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I've had two K1600GT's and went to the GS to get a lighter bike. I didn't pick a GSA because I didn't like how wide the tank is and how the right side bag sticks out. Turns out some aftermarket bags don't. Well my GS is awesome on the curvy roads where I mostly ride however I sure could use another .8 of a gallon. It just doesn't have enough. It's the only bike I've ever owned where my legs are cold so yea the wind protection isn't as good. I do like the windshield of the GS over the GSA (I'm 6ft) It's not much smaller it just doesn't have the wings at the top and it doesn't flap around. The suspension on the GSA has more options. I didn't know the GSA can lower or rise on command. If I had to do it all over again I would pick the GSA. The seat sucks so plan on replacing that and perhaps a wider windshield and of course bags. Take your time getting bags. Overall I'm very happy I switched from a 1600 but I do miss the central locking. Oh.. I screwed up and got the wire wheels. I don't know if all GSA's come with wire wheels or not but they sure are a pain to clean. Also make sure you get an alarm as mine didn't have one and I didn't know it.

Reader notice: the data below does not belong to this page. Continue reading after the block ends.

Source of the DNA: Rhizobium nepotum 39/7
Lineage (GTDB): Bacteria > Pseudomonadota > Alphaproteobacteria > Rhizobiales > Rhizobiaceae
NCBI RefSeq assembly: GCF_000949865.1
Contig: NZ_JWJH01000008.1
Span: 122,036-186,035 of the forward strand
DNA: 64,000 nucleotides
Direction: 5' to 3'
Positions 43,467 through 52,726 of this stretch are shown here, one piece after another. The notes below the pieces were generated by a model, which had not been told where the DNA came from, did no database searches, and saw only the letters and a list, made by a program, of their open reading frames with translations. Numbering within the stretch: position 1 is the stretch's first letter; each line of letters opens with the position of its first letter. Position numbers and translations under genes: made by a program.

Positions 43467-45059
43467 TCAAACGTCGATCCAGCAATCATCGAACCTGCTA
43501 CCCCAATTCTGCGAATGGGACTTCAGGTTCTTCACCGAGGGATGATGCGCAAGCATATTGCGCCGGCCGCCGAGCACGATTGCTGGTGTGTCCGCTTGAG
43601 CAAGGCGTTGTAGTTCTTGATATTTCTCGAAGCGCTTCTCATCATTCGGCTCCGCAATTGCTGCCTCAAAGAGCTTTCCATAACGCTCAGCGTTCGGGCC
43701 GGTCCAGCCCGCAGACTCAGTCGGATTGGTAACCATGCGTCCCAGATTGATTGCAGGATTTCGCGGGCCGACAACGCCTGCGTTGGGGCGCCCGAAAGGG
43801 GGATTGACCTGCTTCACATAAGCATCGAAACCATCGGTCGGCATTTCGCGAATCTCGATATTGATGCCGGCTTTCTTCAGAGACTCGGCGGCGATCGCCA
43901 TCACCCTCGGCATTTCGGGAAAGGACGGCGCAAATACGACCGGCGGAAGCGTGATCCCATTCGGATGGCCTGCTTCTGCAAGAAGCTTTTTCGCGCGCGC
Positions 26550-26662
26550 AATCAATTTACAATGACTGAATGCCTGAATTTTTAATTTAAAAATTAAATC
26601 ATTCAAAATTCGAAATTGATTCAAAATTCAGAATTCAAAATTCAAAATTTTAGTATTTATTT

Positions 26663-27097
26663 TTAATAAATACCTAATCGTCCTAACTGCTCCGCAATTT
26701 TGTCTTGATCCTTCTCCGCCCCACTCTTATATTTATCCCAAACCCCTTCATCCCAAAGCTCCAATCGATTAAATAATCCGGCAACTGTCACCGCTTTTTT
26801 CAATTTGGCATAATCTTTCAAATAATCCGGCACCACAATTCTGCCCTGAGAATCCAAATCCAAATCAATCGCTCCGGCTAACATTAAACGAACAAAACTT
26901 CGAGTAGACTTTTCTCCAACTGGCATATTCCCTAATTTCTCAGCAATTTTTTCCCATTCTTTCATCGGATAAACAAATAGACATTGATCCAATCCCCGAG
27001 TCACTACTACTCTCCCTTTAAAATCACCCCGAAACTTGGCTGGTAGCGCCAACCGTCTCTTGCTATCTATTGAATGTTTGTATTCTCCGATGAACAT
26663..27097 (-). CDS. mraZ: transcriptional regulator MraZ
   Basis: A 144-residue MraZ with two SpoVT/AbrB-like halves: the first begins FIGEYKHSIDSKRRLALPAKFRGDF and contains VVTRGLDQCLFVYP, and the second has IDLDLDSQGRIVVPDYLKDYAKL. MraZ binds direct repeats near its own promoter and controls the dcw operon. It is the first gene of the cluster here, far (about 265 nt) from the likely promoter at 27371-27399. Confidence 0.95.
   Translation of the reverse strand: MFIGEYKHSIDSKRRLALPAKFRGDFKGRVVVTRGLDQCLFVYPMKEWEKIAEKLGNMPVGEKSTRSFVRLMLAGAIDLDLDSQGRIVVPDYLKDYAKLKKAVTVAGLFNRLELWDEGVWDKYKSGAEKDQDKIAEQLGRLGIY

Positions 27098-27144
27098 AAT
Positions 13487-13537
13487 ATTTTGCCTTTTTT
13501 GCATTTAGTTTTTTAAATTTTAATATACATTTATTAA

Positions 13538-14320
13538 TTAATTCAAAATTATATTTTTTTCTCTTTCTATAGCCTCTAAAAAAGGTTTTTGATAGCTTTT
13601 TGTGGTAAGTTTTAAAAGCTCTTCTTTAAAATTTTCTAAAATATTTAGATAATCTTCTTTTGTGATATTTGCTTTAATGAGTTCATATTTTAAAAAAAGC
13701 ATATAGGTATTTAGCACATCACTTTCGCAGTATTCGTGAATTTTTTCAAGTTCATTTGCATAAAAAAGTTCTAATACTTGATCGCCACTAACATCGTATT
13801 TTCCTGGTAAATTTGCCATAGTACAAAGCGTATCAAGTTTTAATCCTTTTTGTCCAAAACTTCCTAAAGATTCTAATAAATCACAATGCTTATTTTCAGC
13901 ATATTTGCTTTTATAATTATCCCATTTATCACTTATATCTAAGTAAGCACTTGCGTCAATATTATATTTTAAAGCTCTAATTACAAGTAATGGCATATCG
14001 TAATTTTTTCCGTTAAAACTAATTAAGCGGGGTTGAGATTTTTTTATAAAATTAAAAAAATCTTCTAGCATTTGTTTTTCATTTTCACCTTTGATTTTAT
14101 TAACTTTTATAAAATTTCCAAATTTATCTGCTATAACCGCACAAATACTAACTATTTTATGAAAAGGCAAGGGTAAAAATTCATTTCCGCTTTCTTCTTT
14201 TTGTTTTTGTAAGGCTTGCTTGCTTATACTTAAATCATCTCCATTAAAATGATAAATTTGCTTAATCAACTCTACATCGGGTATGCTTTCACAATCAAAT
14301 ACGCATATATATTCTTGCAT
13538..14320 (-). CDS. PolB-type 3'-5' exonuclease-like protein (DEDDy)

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GS vs. GSA

I actually have one of each sitting in my garage. Don't know if it's fair to compare a loaded 2014 GS with a 2018 GSA loaded but they are different bikes.

I, like you, at first was seconding guessing my GSA purchase, I thought it was really BIG in the tank area. So much second guessing I was going to ride it and if I didn't like it sell it. I'd keep the GS. Well as noted by someone earlier once you throw your leg over and let the clutch out - wow, just wow. Both bikes are great. The rides are very similar yet very different.

I think the GSA has a shorter wheelbase ? Maybe the fork angle is a little steeper ? The GSA is more "twitchy" would be a good description. Maybe due to it being more dirt oriented ? No matter it has the same low center of gravity and smooth handling we all have come to love.